From the Life in Israel blog:
Illegal Journey is a historical novel, which in my book is an immediate plus. You get to read an enjoyable story while learning about a point in history at the same time. And when the book is written well, when the history is portrayed and the story is riveting, then it is just a great book. As is Illegal Journey.
Illegal Journey is set in Europe, Palestine and eventually Israel. It describes, through its story, the history of illegal immigration from post-war Europe into Palestine. While I am not aware of this story actually having happened – as far as I can tell it is fiction – but it does show what the Jewish survivors of the concentration camps had to go through to get to Palestine, and how they were often turned away by the British.
In Illegal Journey, a gentile in Switzerland becomes aware of a group of Jews in a hospital recovering from what they suffered in the concentration camps. He was so shocked by what he saw that he “adopted” this group and found ways to help them. Eventually this led to his devising a plan to help them sneak into Palestine. Peters drops everything and commits himself completely to this project and becomes very close with the entire group. He even decides to join them in going to Palestine, and so he does.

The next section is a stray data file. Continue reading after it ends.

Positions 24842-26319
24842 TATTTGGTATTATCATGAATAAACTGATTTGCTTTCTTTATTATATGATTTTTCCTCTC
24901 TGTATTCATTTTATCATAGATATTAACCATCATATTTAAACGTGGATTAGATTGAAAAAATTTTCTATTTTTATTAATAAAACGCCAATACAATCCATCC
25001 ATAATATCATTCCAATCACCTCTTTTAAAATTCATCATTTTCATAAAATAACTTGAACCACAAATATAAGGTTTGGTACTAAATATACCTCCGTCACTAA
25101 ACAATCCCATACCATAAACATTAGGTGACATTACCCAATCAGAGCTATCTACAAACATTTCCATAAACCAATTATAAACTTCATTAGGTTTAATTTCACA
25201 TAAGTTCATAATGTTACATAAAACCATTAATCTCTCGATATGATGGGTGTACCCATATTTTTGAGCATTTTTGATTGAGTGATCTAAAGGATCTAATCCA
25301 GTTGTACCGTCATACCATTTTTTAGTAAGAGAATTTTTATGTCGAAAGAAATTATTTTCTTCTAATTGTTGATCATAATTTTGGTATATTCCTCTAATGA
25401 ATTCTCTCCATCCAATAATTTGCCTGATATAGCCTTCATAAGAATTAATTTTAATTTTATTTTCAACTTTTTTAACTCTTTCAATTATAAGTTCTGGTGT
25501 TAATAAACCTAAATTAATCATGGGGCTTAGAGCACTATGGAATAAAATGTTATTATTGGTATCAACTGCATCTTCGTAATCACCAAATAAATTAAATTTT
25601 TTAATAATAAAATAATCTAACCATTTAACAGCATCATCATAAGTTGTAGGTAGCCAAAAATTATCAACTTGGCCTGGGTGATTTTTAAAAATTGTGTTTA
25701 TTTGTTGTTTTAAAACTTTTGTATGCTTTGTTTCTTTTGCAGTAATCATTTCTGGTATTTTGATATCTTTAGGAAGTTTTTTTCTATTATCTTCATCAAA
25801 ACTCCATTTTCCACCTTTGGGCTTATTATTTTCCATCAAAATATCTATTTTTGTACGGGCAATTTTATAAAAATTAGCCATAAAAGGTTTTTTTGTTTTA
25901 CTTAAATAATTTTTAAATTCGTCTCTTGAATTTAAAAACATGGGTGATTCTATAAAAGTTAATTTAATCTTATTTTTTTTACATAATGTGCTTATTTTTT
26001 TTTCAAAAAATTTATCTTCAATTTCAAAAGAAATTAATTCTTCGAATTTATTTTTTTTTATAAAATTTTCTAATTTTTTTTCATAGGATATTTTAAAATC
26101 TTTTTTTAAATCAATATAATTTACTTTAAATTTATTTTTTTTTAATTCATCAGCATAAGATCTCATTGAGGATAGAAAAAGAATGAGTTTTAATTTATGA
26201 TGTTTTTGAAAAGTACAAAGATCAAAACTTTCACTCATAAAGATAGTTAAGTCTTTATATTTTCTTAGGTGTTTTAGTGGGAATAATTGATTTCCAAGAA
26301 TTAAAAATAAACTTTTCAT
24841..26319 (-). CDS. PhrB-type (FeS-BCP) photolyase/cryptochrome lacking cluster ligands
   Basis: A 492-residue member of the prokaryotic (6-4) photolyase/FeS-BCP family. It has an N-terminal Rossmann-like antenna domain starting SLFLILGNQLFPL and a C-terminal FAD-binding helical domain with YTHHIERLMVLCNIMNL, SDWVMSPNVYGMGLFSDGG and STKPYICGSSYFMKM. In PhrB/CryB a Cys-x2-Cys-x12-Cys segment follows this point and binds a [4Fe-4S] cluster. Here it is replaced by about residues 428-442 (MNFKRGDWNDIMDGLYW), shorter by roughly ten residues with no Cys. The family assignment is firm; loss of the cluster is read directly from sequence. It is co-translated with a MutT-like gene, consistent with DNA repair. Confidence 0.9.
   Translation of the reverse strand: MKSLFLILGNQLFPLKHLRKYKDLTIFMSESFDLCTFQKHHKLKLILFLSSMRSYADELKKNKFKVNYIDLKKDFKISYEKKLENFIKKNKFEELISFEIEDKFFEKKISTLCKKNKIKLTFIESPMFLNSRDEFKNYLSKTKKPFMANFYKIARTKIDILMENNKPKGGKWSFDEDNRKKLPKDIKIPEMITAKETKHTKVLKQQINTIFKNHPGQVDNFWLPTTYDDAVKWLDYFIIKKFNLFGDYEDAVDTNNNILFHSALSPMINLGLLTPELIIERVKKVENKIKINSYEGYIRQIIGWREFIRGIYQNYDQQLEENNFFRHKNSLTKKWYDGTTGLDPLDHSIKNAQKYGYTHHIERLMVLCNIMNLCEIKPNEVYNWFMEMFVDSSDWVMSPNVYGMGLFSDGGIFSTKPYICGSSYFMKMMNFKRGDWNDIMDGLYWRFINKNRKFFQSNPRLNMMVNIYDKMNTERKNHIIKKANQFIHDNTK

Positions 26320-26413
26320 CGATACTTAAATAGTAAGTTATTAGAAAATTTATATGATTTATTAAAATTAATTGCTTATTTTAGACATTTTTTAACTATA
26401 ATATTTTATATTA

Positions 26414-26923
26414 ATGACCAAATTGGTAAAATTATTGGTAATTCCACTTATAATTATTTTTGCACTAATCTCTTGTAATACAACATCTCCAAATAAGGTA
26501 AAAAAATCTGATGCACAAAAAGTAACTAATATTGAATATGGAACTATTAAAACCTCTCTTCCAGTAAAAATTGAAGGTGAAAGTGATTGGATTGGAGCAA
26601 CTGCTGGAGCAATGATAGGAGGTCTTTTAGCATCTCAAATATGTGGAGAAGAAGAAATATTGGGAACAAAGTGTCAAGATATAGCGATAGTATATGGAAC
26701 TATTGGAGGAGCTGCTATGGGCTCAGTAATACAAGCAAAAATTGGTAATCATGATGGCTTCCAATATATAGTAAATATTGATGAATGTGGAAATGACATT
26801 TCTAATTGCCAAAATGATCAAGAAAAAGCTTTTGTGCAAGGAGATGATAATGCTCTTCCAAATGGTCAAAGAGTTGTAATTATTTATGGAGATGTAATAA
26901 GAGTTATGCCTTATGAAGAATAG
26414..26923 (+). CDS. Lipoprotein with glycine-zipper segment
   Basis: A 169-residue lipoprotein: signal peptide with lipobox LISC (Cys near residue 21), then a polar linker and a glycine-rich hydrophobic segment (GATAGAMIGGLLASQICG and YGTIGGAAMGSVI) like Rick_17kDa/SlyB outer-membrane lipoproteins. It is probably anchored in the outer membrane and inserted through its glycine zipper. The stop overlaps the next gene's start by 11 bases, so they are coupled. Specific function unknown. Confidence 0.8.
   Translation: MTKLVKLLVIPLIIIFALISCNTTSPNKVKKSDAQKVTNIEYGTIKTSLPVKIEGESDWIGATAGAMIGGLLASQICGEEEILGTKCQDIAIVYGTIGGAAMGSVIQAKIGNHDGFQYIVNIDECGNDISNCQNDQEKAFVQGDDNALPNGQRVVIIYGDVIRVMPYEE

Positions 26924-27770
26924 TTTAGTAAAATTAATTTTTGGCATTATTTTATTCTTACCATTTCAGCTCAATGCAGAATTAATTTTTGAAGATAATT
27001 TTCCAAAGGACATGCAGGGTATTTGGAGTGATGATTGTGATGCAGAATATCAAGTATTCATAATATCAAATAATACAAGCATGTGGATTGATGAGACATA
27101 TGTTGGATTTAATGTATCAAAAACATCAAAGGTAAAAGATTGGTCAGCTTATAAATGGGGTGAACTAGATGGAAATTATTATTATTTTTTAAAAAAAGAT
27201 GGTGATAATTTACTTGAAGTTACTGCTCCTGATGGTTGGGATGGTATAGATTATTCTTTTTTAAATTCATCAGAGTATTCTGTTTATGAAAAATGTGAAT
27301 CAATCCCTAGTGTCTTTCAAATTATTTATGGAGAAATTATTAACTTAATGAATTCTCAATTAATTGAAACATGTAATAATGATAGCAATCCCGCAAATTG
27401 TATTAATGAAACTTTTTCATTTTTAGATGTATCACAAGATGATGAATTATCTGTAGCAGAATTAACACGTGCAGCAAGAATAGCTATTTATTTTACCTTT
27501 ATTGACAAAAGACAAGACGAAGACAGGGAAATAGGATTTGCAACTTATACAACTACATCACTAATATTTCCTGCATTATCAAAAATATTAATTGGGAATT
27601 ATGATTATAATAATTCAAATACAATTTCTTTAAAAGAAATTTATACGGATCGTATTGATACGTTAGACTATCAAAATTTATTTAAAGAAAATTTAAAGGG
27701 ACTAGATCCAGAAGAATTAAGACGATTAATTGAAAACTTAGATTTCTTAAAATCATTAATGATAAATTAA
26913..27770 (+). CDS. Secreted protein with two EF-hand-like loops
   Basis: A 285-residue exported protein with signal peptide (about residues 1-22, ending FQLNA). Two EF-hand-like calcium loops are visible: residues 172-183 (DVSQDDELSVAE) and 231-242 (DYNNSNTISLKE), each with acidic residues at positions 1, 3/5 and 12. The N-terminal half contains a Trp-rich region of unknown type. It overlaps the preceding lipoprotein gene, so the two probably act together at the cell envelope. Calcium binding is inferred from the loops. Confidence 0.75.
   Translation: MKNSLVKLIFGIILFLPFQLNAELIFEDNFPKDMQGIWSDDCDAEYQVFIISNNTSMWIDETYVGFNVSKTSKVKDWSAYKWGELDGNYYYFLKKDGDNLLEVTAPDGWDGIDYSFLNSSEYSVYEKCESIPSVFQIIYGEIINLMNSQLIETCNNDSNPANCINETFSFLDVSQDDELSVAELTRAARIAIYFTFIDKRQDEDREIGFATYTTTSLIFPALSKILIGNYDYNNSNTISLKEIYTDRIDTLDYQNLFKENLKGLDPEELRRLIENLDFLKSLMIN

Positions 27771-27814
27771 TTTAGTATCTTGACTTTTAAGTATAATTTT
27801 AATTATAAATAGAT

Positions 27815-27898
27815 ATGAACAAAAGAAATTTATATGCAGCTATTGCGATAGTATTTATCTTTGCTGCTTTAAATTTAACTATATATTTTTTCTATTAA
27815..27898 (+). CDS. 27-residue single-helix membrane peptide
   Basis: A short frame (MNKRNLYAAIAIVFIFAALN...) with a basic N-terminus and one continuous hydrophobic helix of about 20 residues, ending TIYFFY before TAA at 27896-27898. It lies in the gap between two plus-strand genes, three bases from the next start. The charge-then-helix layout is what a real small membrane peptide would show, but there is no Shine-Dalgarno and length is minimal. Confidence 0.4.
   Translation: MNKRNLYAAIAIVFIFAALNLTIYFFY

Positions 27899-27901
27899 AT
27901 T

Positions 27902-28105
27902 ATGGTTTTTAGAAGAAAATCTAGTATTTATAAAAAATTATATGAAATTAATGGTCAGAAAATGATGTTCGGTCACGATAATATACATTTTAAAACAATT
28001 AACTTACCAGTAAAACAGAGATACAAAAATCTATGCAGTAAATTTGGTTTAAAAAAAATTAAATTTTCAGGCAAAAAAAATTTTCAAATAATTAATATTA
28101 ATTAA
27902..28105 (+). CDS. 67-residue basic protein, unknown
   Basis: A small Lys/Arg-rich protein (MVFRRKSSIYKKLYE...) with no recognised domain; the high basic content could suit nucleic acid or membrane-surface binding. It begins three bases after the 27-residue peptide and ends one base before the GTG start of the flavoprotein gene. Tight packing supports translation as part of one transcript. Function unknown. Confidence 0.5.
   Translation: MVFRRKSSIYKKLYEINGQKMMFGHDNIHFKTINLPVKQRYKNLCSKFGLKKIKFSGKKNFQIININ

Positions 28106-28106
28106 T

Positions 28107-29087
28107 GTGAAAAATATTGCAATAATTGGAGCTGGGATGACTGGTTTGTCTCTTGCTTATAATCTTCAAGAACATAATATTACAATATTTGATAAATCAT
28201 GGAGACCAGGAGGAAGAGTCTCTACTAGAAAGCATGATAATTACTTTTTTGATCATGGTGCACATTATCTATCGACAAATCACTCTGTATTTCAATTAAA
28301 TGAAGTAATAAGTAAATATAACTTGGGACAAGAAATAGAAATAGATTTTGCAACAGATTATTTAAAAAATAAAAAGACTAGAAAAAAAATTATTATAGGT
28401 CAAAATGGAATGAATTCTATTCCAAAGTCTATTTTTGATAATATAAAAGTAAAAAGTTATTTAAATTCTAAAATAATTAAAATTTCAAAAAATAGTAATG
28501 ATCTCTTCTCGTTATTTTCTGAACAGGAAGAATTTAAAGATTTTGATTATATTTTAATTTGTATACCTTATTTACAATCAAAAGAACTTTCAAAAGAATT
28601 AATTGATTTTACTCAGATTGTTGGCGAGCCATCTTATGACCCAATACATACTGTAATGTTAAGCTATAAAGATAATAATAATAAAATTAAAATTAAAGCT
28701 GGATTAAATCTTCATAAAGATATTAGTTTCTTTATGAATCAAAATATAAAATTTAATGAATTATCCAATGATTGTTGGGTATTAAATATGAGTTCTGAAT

I don’t want to give away much of the story, because while it is a historical novel, it is also fiction and I don’t want to ruin the story part of it for you.
The only part of the book I was disappointed in was the ending. I thought the book finished off kind of weak, for what was such a good story.
The book is a good read – the story, as I said, is riveting. You get caught up in the characters and the relationships. Because the story is so good, it is also a fairly quick read. Once I started reading it, I hardly put it down and finished it pretty quickly.
Besides for the novel part of it, the historical part of it was fascinating. I never previously really read much about the illegal immigration period. Sure, I’ve read the basics and I know the main historical points, but Illegal Journey gives a much deeper look at the entire period in history, how people snuck in, how the British tried to prevent it, employing spies through European ports, disabling boats with explosives, politics, maritime lands and searches, etc. I really enjoyed the historical aspect of the novel and found myself learning a lot about pre-State Palestine.